In a secure laboratory at CABI, they reawakened two strains from the original outbreak, collected in the 1950s and deposited in the CABI collection, and two strains from the two coffee-specific fungal strains, the last of which sequenced the genomes in 2003. of mushrooms and examines them DNA for evidence of changes that could help them infect these specific varieties of coffee.

They found that newer, variety-specific fungi had larger genomes than earlier strains and identified genes that could help fungi overcome plant protection and survive in plants to cause disease.

These genes have also been found to be very similar to those found in a different, closely related fungus that affects more than 120 different crops, including bananas in sub-Saharan Africa, causing a disease in Panama that is currently ravaging today’s most popular variety, the banana. Cavendish.

While strains of this infectious banana fungus are known to alter genes, giving the ability to infect new varieties, the potential transfer of their genes to different types of fungi has not been seen before.

However, the team notes that both species sometimes live in close proximity to the roots of coffee and banana plants, so it is possible that the coffee mushroom acquired these beneficial genes from its usual banana neighbor.

Coffee and bananas are often grown together, as coffee plants like the shade provided by taller banana plants. Researchers say their study may suggest that not growing crops with closely related diseases, such as banana and coffee, could reduce the chance of developing new strains of fungi that kill coffee.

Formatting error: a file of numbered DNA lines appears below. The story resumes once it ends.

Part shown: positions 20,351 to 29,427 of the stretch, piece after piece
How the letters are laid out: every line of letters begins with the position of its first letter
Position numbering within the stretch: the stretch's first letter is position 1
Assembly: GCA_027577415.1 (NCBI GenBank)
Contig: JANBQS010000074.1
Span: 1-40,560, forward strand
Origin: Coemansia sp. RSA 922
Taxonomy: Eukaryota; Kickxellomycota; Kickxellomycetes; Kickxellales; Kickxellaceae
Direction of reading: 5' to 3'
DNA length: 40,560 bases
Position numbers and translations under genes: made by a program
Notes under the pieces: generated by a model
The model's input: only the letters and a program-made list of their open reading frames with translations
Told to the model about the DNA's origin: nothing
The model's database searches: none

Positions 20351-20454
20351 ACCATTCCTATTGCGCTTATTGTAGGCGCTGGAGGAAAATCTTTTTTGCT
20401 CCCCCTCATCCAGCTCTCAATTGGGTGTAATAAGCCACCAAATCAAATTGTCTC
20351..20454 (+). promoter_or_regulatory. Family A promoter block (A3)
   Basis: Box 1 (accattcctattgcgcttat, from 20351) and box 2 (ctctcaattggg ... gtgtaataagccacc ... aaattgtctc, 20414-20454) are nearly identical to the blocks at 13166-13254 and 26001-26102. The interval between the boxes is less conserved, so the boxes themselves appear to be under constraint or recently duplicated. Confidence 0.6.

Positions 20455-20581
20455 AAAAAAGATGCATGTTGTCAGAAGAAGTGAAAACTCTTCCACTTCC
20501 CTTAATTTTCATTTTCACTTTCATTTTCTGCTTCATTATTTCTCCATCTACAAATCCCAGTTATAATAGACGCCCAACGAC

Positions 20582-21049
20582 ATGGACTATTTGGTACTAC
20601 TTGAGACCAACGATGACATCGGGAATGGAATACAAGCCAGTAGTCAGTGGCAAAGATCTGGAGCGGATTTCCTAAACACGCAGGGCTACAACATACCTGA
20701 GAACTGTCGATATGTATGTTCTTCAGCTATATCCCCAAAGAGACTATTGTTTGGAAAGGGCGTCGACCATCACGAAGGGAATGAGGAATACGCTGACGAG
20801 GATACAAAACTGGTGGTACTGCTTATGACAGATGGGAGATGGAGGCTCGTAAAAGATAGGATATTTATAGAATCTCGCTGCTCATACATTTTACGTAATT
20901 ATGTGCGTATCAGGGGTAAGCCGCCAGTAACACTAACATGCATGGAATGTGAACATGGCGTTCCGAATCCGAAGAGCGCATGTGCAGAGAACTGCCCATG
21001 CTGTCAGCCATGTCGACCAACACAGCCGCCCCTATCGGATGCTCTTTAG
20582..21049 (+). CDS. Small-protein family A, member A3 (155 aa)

The evolution of outbreaks

Researchers are now reusing animated strains to infect coffee plants in the lab to study exactly how the fungus infects the plant, potentially providing other ways to prevent the disease.

“Our goal is to repeat this study for many plant pathogens, eventually producing a ‘rule book’ for the development of pathogenicity, which helps us prevent future outbreaks where possible.” Professor Timothy Baracle

Insights can also be applied to a variety of cultivated plants, where other closely related plant pathogens can make similar leaps, causing new diseases. After showing the value of the study of historical specimens of plant diseases, the team plans to repeat the study with other diseases stored in the CABI collection, which contains 30,000 specimens collected from around the world over the past 100 years.

Lead researcher Professor Timothy Baracle of the Department of Zoology at Oxford and the Department of Life Sciences at Imperial said: “The historical approach shows us what happens to a plant pathogen before and after a new outbreak. We can then study the mechanisms of evolution and improve predictions of how such outbreaks may occur in the future.

“Our goal is to replicate this study for many plant pathogens, eventually producing a ‘rule book’ for the development of pathogenicity that helps us prevent future outbreaks where possible.”

Reference: “Historical Genomics Reveals the Evolutionary Mechanisms Behind Multiple Outbreaks of Host-Specific Pathogen Fusarium Xylarioides” by Lily D. Peck, Reuben W. Nowell, Julie Flood, Matthew R. Ryan, and Timothy G. Barraclough, June 4, 2021 Mr. BMC Genomics.
DOI: 10.1186 / s12864-021-07700-4